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EU Actions Explained

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    Trafficking in human beings is specifically prohibited by Article 5 of the Charter of Fundamental Rights of the European Union. The political commitment at EU level to address the problem of trafficking in human beings is reflected in the large number of initiatives, measures and funding programmes established in the area both within the EU and third countries as early as in the 1990s. The scope of the EU's framework includes both trafficking into Europe and intra-regional trafficking for labour and sexual exploitation in third countries.

    The EU Strategy towards the Eradication of Trafficking in Human Beings 2012-2016 sets the policy framework and identifies five priorities the EU should focus on. It also outlines a number of actions which the European Commission proposes to implement during 2012-2016 in concert with other actors, including Member States, European External Action Service, EU institutions, EU agencies, international organisations, third countries, civil society and the private sector. Those priorities are as follows:

    1. Identifying, protecting and assisting victims of trafficking
    2. Stepping up the prevention of trafficking in human beings
    3. Increased prosecution of traffickers
    4. Enhanced coordination and cooperation among key actors and policy coherence
    5. Increased knowledge of and effective response to emerging concerns related to all forms of trafficking in human beings.

     

    Legal measures - A new EU framework

    A dynamic legal framework

    The legal framework for addressing trafficking in human beings is the Directive 2011/36/EU on preventing and combating trafficking in human beings and protecting victims, which , the first EU measure of criminal law nature to be adopted under the Lisbon Treaty.  It harmonises the definition of the crime and the penalties. It furthers sets robust provisions for the protection, assistance and support to victims, as well as provisions to prevent the crime and provisions to better monitor and evaluate our efforts. It places the victims at its heart, and ensures that people who are victims of trafficking are given an opportunity to recover and to re-integrate into society. The main points in new directive are described below.

    • Criminal law and prosecution

    Rules requiring tougher criminal laws to make prosecution easier, including:

    • an EU-wide definition of the crime
    • non-prosecution or non-application of penalties to the victim (such as using false documents) that are a direct consequence of them being trafficked
    • possibility to prosecute EU nationals for crimes committed in other countries (extraterritorial jurisdiction).
    • Prevention

    Includes measures to:

    • discourage demand for trafficking (employers hiring trafficked persons and clients buying sexual services from trafficking victims)
    • promote training – both for victims and officials likely to come in contact with them (border police, police, social workers, healthcare professionals, labour inspectors, etc.)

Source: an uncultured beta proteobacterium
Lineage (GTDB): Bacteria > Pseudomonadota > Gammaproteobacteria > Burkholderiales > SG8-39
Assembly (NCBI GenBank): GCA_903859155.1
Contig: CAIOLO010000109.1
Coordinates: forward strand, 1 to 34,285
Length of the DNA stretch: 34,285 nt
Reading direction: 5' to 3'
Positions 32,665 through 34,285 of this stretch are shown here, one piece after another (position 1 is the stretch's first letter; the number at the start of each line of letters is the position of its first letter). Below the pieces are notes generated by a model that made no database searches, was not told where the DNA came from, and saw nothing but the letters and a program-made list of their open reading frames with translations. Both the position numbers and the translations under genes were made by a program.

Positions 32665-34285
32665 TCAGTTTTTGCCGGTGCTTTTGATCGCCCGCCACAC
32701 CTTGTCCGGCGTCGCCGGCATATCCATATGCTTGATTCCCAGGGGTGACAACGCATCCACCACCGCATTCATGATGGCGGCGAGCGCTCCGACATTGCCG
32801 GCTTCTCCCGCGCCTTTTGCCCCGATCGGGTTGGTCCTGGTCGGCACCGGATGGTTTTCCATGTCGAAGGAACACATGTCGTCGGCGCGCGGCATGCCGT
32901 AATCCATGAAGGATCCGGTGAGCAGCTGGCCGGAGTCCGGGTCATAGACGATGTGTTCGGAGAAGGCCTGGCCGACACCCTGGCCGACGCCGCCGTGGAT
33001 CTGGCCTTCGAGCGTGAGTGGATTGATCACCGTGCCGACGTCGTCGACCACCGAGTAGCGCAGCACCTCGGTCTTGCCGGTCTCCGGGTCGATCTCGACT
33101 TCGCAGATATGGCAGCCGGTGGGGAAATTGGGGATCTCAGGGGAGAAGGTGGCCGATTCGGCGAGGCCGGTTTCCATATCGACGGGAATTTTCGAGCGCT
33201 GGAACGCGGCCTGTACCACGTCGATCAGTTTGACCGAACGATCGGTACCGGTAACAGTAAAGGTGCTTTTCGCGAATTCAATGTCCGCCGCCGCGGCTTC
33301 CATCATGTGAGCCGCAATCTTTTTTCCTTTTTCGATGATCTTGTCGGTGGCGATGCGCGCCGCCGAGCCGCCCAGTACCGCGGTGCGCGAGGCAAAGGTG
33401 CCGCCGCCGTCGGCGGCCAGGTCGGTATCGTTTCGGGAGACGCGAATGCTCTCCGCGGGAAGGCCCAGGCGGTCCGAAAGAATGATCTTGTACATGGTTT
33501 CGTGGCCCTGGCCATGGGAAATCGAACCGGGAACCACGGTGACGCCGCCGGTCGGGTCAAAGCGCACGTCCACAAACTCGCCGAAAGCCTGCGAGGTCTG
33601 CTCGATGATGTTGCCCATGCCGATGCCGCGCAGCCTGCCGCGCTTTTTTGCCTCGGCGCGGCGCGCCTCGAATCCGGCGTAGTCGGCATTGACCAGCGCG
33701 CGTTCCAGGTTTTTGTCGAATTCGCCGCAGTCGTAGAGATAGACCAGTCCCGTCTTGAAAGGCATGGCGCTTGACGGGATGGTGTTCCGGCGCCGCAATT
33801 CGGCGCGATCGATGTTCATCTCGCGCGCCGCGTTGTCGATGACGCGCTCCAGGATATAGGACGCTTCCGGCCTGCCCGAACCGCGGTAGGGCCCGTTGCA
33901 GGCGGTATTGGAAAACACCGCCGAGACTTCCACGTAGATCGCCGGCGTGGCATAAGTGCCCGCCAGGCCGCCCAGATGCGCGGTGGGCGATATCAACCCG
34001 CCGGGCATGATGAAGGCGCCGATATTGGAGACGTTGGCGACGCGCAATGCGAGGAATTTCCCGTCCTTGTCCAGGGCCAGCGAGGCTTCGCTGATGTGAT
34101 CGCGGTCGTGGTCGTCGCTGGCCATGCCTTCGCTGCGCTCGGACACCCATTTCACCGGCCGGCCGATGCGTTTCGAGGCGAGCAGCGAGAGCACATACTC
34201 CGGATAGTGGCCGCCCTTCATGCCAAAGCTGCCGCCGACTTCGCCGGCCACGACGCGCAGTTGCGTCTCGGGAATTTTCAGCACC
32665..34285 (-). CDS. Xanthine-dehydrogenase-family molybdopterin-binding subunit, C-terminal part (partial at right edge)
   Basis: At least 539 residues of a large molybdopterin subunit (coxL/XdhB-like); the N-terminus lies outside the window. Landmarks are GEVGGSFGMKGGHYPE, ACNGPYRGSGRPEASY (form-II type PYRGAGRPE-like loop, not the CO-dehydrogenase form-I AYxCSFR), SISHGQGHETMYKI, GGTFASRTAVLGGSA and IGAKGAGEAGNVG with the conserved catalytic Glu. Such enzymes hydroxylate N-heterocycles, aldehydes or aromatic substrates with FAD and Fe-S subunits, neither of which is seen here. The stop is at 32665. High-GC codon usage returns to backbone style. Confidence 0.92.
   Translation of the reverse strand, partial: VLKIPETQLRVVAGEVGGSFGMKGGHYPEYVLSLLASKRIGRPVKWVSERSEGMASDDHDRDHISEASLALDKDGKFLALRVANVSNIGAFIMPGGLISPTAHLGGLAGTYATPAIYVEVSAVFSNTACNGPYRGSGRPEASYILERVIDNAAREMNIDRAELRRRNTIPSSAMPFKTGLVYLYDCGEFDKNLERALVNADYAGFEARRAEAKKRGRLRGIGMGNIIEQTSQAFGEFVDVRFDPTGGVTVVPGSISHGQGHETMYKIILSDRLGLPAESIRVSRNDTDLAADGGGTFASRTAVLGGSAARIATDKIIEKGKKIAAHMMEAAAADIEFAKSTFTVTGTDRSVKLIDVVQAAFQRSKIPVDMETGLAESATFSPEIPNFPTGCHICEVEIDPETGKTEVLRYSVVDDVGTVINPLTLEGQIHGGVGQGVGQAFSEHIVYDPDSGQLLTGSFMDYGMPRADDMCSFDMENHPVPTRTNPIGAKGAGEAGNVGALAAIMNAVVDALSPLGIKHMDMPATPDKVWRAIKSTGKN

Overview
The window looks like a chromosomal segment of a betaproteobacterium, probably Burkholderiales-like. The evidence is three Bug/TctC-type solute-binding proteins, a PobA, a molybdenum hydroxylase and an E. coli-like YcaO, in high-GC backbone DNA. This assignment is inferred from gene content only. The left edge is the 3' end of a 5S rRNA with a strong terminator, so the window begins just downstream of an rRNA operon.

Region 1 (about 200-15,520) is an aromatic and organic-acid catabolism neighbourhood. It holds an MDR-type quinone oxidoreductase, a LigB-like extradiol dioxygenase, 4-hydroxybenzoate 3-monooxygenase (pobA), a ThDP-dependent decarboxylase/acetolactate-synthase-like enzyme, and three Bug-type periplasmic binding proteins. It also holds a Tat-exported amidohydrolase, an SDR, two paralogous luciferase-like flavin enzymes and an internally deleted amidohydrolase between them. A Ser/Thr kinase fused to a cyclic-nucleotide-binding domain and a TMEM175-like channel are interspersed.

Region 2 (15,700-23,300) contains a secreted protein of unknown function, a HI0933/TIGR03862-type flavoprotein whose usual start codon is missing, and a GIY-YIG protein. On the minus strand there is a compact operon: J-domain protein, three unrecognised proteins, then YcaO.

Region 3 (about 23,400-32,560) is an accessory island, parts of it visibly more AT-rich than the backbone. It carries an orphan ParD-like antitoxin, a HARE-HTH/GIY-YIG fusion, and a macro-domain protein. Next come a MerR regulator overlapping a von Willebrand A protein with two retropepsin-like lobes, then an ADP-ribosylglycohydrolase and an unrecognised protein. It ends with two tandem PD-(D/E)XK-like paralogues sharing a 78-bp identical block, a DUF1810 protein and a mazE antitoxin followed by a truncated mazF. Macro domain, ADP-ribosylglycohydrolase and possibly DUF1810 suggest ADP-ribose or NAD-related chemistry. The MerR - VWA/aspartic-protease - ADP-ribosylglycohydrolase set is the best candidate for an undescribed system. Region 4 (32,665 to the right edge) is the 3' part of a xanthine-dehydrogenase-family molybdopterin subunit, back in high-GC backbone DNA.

• Victim protection and support

    Includes measures to:

    • set up national mechanisms for identifying and assisting victims early on, based on cooperation between law enforcement and civil society bodies
    • provide victims with support (shelter, medical and psychological assistance, information and interpreting services)
    • ensure victims are treated appropriately as soon as there's an indication they have been trafficked, and are given assistance before, during and after criminal proceedings.

     

    Other EU legislation and Policy documents

    Directive 2004/81/EC on the residence permit issued to third-country nationals who are victims of trafficking in human beings or who have been the subject of an action to facilitate illegal immigration, who cooperate with the competent authorities. Third country nationals victims of trafficking in human beings or smuggling victims who are in the EU illegally must be allowed to stay for a "reflection period"– and given a chance to:

    • recover – with access to medical care
    • establish an independent existence, free from the traffickers’ influence o decide whether to cooperate with the authorities in investigating and prosecuting the traffickers
    • Victims who then decide to cooperate with the authorities can be issued a temporary residence permit entitling them to receive at least the same treatment as during the reflection period, and allowing access to the job market, vocational training and education.

    Brussels Declaration on human trafficking and May 2003 Council conclusions on the declaration effectively introduced a new policy framework for the EU's efforts to curb human trafficking on many fronts. Led to setting up of a Commission expert group on people trafficking.

    2005 EU plan on combating and preventing human trafficking – best practices, standards and procedures

    • set scope for collective EU action and action by individual EU governments
    • action taken on coordination, collecting of data, prevention, reducing demand, investigating and prosecuting, protecting and supporting victims, return and reintegrating victims and external relations.